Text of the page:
Hand sanitizers(HS) are efficient and inexpensive goods that can decrease the numbers of microorganisms on the skin, but ingesting or inappropriately using these products can produce health risks. Researchers; Cynthia Santos, MD; Stephanie Kieszak, MPH; Alice Wang, Ph.D.; Royal Law, Ph.D.; Joshua Schier, MD; and Amy Wolkin, Ph.D conducted experiments on the safety of hand sanitizers.
The CDC states that hand sanitizers are not as effective when hands are visibly dirty or greasy. It is well known in the world of chemistry that several hand sanitizers contain large percentages of alcohol. Some of these hand sanitizers have up to 60%–95% of ethanol or isopropyl alcohol by volume, and are often combined with pleasant smelling scents that might be appealing to young children. If soap and water are not available, using an alcohol-based hand sanitizer that contains at least 60% alcohol. Alcohol-based hand sanitizers can quickly reduce the number of germs on hands in some situations, but sanitizers do not eliminate all types of germs and might not remove harmful chemicals.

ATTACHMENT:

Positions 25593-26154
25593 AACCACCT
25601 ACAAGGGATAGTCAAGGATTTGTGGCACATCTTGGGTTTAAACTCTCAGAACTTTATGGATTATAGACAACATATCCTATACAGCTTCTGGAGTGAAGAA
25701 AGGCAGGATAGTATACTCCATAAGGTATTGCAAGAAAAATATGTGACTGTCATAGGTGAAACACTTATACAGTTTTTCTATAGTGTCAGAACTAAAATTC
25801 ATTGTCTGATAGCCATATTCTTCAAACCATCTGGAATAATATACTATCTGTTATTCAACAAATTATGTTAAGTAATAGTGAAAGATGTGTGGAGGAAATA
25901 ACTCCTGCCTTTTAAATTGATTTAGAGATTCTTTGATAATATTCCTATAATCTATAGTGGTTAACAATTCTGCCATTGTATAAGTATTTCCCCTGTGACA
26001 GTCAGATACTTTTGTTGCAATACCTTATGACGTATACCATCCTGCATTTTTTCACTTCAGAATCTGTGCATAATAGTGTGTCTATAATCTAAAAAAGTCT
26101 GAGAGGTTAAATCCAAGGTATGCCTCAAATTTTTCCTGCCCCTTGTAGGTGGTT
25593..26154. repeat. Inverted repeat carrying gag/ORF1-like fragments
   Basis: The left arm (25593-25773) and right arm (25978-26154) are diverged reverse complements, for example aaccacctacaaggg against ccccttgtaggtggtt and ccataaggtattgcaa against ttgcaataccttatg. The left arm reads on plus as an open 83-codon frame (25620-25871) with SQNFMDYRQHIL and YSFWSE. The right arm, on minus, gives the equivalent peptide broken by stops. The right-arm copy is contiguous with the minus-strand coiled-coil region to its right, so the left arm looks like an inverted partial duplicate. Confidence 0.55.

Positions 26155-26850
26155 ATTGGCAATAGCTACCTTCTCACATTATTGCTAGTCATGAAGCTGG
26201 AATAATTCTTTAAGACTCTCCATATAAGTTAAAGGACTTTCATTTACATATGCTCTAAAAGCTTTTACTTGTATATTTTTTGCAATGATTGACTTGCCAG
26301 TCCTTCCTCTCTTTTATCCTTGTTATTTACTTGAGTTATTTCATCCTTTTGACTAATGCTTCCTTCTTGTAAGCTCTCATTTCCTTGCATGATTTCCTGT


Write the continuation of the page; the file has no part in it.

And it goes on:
Recent reports have identified serious consequences when someone ingests hand sanitizing products. Risks include cessation of breathing, producing an excess of acid in the blood, coma, and even death in young children who drank copious amounts of hand sanitizers.
Here are some tips that might save lives:
*Consider purchasing hand sanitizers that are difficult for small children to open.
*Consider placing sanitizers high up in a cabinet, where it is difficult for the young child to reach. *Storing potentially toxic items "up high" are typically better than placing them on a sink top or in the cabinet space under the sink.
*Keep the number for poison control handy-1-800-222-1222
*If the child collapses, has a seizure, has difficulty breathing or can't be awakened: CALL 911 IMMEDIATELY